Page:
MoviePass is hot, and on Thursday, the platform announced that it now has more than 2 million members. Growth is accelerating for the service since it slashed its price to $9.95 a month in mid-August. It took MoviePass and majority stakeholder Helios and Matheson Analytics (NASDAQ: HMNY) four months to hit a million members, and now it has doubled its base in less than two months.
The appeal of MoviePass is obvious. Members pay $9.95 a month for the right to watch a traditional screening a day at most movie theaters. The value can certainly add up. Industry tracker Box Office Mojo estimates that the average admission for a film clocked in at $8.97 in 2017, but that includes cheaper tickets for kids and senior citizens as well as discounted matinees. If you have a MoviePass debit card, you're not going to box yourself into making sound economic decisions on behalf of Helios and Matheson. Leading exhibitor AMC Entertainment (NYSE: AMC) was receiving an average of $11.88 per ticket from MoviePass during the third quarter of last year. An extreme case of someone catching a film every single day last month -- using that math -- would be hitting up MoviePass for more than $368 in exchange for that $9.95.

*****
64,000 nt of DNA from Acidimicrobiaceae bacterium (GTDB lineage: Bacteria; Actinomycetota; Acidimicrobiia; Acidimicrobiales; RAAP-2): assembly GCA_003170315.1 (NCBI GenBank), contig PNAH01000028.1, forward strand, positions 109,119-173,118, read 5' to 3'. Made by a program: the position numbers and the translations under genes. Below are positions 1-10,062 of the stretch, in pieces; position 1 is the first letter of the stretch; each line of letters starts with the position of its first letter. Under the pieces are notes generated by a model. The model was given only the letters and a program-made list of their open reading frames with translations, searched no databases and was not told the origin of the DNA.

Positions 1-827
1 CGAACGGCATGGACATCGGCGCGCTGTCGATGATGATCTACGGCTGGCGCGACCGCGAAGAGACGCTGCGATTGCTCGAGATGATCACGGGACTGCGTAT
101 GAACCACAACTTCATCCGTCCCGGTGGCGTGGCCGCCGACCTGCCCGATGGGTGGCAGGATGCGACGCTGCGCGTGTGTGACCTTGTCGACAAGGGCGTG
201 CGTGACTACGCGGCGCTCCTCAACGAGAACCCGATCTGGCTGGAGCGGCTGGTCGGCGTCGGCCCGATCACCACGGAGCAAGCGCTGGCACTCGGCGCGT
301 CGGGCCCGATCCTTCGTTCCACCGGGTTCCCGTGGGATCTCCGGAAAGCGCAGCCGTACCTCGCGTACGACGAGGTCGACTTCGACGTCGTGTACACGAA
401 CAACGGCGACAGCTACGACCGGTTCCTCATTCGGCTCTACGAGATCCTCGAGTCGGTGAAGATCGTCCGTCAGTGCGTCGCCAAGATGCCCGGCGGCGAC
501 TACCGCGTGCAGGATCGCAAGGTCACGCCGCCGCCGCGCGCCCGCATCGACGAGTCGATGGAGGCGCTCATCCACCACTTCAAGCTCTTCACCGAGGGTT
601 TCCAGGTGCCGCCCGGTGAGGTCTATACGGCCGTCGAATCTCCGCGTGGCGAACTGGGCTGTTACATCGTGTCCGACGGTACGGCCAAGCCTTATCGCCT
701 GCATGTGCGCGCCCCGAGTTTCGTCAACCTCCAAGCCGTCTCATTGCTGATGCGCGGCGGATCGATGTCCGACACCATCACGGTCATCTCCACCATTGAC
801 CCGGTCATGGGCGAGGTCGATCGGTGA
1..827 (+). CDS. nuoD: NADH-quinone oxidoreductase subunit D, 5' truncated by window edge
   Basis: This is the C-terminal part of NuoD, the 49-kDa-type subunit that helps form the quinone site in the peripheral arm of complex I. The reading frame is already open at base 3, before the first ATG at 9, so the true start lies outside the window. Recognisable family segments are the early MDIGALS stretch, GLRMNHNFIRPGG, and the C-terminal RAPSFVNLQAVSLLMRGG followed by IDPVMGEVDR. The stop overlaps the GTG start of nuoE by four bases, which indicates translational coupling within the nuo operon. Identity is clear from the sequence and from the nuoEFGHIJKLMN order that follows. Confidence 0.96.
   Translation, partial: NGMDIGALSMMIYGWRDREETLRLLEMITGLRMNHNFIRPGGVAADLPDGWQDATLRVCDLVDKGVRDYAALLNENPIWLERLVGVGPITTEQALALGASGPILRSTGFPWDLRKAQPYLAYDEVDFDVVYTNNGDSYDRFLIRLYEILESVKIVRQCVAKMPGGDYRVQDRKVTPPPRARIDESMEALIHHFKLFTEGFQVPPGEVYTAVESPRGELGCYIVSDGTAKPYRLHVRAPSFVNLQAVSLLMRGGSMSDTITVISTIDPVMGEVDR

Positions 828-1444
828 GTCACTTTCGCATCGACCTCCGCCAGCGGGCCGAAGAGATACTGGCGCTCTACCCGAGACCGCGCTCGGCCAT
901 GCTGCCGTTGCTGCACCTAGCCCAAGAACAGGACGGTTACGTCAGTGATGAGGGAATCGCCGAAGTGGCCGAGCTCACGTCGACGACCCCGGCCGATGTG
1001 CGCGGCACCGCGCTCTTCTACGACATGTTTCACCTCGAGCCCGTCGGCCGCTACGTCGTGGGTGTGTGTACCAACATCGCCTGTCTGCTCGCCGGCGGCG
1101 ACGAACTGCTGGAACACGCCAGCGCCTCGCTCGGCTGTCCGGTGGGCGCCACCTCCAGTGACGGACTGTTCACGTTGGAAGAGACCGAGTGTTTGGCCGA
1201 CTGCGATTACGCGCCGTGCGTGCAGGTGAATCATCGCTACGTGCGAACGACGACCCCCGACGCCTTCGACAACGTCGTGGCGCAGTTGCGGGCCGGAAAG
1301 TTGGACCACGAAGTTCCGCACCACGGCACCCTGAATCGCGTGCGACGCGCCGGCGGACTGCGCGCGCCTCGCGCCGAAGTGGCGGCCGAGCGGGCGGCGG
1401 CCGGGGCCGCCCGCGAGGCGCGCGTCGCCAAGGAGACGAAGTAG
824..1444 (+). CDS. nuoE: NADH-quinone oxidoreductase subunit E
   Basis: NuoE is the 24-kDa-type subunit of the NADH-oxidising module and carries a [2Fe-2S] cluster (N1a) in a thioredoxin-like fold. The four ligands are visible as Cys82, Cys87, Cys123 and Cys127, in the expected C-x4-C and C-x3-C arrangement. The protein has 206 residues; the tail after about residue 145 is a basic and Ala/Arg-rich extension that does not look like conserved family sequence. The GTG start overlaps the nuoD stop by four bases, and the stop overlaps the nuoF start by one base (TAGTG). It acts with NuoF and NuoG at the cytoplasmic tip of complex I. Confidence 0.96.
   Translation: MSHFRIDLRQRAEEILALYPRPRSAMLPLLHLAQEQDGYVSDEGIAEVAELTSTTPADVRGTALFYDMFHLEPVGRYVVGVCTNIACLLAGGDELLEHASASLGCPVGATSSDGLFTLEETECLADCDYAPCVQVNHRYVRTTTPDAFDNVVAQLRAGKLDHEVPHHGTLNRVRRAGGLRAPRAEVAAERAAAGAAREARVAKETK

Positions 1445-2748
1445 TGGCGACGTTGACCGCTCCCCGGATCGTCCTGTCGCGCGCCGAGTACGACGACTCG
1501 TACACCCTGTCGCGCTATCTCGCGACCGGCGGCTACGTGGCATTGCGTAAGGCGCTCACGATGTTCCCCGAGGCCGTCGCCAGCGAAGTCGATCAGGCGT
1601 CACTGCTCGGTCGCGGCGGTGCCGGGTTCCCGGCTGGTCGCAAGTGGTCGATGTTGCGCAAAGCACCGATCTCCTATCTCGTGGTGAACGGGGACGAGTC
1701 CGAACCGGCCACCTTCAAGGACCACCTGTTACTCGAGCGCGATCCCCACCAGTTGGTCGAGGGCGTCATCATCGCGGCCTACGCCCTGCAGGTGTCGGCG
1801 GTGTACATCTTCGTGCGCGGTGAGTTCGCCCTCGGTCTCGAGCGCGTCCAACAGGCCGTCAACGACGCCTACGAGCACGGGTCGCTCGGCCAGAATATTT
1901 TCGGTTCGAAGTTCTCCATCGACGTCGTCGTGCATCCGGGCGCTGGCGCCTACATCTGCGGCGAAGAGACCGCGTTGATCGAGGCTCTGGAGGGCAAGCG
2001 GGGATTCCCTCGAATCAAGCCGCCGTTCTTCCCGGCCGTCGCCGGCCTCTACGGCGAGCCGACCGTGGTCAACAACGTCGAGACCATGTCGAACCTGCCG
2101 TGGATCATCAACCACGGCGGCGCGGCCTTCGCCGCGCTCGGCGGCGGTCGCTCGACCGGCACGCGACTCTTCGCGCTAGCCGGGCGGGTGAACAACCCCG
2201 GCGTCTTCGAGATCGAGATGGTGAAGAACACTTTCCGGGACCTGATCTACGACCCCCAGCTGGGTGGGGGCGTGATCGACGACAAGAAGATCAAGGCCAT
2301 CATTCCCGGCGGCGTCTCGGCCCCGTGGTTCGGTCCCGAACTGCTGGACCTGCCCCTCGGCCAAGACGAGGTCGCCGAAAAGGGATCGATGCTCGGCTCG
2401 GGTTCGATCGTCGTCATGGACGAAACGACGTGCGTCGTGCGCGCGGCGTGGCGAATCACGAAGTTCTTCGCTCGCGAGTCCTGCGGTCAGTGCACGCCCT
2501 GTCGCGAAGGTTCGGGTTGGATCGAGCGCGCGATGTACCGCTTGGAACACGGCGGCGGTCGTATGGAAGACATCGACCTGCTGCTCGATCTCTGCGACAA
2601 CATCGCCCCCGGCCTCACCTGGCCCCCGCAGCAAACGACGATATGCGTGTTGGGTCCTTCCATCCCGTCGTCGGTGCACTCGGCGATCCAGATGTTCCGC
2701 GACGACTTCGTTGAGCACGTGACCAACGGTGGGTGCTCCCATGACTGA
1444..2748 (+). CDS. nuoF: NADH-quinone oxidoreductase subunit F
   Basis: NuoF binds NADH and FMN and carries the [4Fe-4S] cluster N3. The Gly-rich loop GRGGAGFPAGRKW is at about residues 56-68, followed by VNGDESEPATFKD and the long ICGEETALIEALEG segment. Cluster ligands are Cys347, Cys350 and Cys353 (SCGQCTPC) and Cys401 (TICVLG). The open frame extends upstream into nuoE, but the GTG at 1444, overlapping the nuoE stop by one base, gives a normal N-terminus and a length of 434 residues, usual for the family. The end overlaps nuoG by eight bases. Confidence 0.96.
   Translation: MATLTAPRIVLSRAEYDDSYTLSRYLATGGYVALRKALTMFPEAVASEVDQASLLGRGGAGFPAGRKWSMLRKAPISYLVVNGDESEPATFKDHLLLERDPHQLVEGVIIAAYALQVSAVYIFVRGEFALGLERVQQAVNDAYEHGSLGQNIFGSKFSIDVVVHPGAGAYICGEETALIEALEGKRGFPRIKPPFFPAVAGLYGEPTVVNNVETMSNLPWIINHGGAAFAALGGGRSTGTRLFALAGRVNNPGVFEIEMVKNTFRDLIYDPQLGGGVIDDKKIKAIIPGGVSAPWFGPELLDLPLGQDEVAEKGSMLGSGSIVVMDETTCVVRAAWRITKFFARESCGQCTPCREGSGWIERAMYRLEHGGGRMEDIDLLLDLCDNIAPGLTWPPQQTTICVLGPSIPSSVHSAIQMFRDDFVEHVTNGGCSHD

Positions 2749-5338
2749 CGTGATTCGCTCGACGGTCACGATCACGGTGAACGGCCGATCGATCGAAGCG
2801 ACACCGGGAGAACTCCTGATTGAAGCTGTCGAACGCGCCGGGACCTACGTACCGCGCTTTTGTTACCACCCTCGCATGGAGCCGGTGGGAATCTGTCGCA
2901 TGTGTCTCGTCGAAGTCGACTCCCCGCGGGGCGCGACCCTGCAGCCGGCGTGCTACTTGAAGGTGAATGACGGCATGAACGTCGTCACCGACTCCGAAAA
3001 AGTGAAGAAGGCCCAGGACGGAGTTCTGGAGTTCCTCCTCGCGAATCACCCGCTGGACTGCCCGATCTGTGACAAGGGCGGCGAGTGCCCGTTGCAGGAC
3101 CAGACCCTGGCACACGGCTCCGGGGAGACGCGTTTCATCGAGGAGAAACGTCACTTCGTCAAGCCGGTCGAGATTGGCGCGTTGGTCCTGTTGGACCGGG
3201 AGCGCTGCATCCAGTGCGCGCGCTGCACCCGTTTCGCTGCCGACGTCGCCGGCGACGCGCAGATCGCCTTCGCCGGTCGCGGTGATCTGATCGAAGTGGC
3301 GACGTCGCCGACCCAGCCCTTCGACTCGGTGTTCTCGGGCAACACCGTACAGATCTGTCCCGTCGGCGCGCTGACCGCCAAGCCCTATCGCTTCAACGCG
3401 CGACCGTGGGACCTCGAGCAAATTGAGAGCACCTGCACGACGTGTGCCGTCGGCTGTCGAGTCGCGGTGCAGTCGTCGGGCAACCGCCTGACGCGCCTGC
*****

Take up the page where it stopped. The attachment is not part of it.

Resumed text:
MoviePass is great for film buffs, and theater chains have to reluctantly admit that it's what is saving the multiplex industry right now. The problem for Helios and Matheson is that the current model just doesn't work for MoviePass, and that makes heady subscriber growth a dangerous proposition.
Helios and Matheson insists that the MoviePass model will work. MoviePass is already making money from studios promoting some of their indie releases. Data is being collected that Helios and Matheson feels will be valuable to various potential buyers of insight. However, at the end of the day, this is a company that just two weeks ago filed to offer $400 million of a variety of its securities over the next three years. Earlier this week, stockholders approved a board amendment to increase the number of shares fivefold, a precursor to more dilutive stock offerings or a reverse stock split.
MoviePass is also trying to get theaters to share the burden of marking down the movie-going experience. It has reportedly talked some smaller chains into accepting $3 less per ticket, or a cut of the high-margin concessions revenue. AMC Entertainment balked when approached, and MoviePass responded by blocking use of the pass at 10 of the busiest AMC locations. It remains to be seen if the move will hurt AMC Entertainment or MoviePass more.
Going from 20,000 accounts to more than 2 million in less than six months is impressive, but the real feat would be doing so with a sustainably profitable model. MoviePass isn't there yet, and it may never get there. Hitting milestones so quickly makes headlines, but given the limitations of the current model, it's also expensive.
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